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No Progress Reported as Political Parties Meet Over Deadlock


Cambodian Prime Minister Hun Sen, left, shakes hands with opposition party leader Sam Rainsy, right, after a meeting, as Sar Kheng, center, deputy prime minister, looks on at the National Assembly in Phnom Penh, Cambodia, Monday, Sept. 16, 2013. Hun Sen and Sam Rainsy met for the second time on Monday in a bid to resolve a political stalemate, a day after violent clashes on the streets of Phnom Penh. (AP Photo/Heng Sinith)

Cambodian Prime Minister Hun Sen, left, shakes hands with opposition party leader Sam Rainsy, right, after a meeting, as Sar Kheng, center, deputy prime minister, looks on at the National Assembly in Phnom Penh, Cambodia, Monday, Sept. 16, 2013. Hun Sen and Sam Rainsy met for the second time on Monday in a bid to resolve a political stalemate, a day after violent clashes on the streets of Phnom Penh. (AP Photo/Heng Sinith)

PHNOM PENH & WASHINGTON DC - Cambodia’s ruling and opposition parties returned to the negotiating table on Tuesday, seeking to end a political impasse stemming from an election the opposition says was deeply marred by fraud.

The two sides met for three hours at the National Assembly, the main legislative body for the country and one that the opposition Cambodia National Rescue Party has boycotted in the wake of July’s election.

No decisions were made in the first round of talks, but more discussions are scheduled for later this week.

Details of the negotiation were kept under wraps, as the two sides try to find ways to arrange power-sharing in the legislative and executive bodies that both find fair.

Tuesday’s political discussions come after a visit to Cambodia by Scot Marciel, Principal Deputy Assistant Secretary for East Asian and Pacific Affairs at the US State Department, who told reporters Monday that the US was not trying to impose a solution on Cambodia.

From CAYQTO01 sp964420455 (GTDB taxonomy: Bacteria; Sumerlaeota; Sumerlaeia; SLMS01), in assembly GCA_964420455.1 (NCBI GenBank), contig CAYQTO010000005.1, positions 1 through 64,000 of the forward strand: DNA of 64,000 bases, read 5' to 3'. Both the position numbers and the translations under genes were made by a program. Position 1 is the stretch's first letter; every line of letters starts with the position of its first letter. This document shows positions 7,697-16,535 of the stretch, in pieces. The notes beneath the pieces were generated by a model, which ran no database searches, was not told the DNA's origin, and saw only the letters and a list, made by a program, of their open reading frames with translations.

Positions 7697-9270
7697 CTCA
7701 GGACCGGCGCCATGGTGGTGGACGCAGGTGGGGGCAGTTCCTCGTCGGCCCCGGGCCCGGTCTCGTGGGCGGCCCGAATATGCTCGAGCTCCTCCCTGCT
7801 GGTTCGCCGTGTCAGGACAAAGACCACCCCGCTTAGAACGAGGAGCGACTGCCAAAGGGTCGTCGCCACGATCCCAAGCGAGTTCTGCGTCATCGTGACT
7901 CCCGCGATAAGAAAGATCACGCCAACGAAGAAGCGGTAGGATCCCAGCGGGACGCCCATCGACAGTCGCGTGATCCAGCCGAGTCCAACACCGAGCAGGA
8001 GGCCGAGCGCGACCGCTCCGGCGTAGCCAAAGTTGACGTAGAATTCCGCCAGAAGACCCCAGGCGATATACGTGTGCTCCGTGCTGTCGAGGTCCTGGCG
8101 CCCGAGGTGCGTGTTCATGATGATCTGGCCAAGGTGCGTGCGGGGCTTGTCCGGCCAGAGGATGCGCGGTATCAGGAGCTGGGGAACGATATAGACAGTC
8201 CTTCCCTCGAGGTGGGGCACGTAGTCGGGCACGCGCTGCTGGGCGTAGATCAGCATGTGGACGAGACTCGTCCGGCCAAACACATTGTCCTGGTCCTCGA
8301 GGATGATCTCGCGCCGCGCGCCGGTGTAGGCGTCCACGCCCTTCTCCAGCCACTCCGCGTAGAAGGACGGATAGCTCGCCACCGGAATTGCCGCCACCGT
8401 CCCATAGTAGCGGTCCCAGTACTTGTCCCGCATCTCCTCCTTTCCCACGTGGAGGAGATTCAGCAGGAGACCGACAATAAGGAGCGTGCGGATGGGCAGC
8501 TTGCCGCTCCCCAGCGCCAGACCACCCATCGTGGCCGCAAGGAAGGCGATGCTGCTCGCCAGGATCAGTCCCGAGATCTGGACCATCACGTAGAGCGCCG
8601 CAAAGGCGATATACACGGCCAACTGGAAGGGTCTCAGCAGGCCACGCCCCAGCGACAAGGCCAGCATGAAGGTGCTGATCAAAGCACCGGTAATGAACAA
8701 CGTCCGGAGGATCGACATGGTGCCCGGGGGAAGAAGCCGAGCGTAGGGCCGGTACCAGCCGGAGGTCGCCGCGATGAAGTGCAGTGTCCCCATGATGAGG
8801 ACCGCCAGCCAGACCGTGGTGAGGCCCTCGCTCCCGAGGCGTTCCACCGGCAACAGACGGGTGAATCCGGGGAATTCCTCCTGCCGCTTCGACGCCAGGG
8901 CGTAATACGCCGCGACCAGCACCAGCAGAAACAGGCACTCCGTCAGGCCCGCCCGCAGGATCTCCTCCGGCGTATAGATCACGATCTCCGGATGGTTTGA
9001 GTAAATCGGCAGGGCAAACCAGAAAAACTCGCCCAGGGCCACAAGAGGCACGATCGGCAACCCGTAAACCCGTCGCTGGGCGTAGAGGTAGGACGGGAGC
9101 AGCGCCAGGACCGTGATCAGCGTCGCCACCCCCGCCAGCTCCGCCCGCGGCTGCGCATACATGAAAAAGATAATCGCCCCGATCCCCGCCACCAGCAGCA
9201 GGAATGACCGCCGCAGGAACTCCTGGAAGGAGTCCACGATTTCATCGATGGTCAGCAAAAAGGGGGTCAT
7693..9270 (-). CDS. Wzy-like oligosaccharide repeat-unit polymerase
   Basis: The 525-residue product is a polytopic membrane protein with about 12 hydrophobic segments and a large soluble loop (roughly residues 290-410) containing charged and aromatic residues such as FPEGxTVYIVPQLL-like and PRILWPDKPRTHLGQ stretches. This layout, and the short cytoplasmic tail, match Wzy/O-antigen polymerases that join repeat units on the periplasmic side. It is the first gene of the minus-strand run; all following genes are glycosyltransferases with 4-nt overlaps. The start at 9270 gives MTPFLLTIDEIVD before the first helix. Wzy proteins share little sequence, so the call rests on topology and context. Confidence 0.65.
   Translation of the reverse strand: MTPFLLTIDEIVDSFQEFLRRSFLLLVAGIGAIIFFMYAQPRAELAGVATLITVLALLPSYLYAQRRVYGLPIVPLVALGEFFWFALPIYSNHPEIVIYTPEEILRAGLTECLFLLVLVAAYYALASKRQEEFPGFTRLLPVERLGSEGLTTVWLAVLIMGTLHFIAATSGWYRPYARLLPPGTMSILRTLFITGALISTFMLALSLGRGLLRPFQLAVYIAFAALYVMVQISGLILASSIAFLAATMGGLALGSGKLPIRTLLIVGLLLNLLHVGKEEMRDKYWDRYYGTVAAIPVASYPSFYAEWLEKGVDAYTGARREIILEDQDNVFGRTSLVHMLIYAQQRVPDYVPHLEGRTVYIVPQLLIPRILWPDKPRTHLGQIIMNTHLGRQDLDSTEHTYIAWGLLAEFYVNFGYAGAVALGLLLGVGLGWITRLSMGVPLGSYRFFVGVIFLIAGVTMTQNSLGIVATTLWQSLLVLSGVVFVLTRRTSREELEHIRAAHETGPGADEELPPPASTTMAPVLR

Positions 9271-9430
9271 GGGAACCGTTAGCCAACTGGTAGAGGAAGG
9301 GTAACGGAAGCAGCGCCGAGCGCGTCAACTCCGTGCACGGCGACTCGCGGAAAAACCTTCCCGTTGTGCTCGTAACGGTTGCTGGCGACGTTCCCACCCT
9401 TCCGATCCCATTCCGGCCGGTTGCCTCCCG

That stance met with mixed reaction from outside observers.

“Obviously the Cambodian people have to play a central role on that, but it doesn’t mean that he and the United States government get a free pass to walk away from the situation,” Phil Robertson, deputy director of Human Rights Watch, told VOA Khmer on Monday.

The international community, including the US, should have an opinion on whether Cambodia is meeting its international obligations, he said.

“In fact, the government is looking to the international community to determine how hard and fast the government can push against people who are raising issues that the government doesn’t like,” he said. “If the international community is watching quite closely, the government will slow down and will be a little bit more quiet, and they will be a little more circumspect about the way they go after people. When the international community is looking away, or walking away because they think the whole thing is done, that is exactly the time that the government goes after its opponents.”

Marciel told reporters Monday that the solution to Cambodia’s political deadlock “has to be a Cambodian solution.”

Sok Touch, dean of Khemarak Univesrity, told VOA Khmer that the statement meant the US is maintaining a stance that calls for Cambodia to solve its problems democratically.

Koul Panha, head of the election-monitoring group Comfrel, called the statement “consistent with the recommendations of many countries that want Cambodia to solve the election dispute and the political dispute.”

“Both parties are trying to solve it now,” he said.

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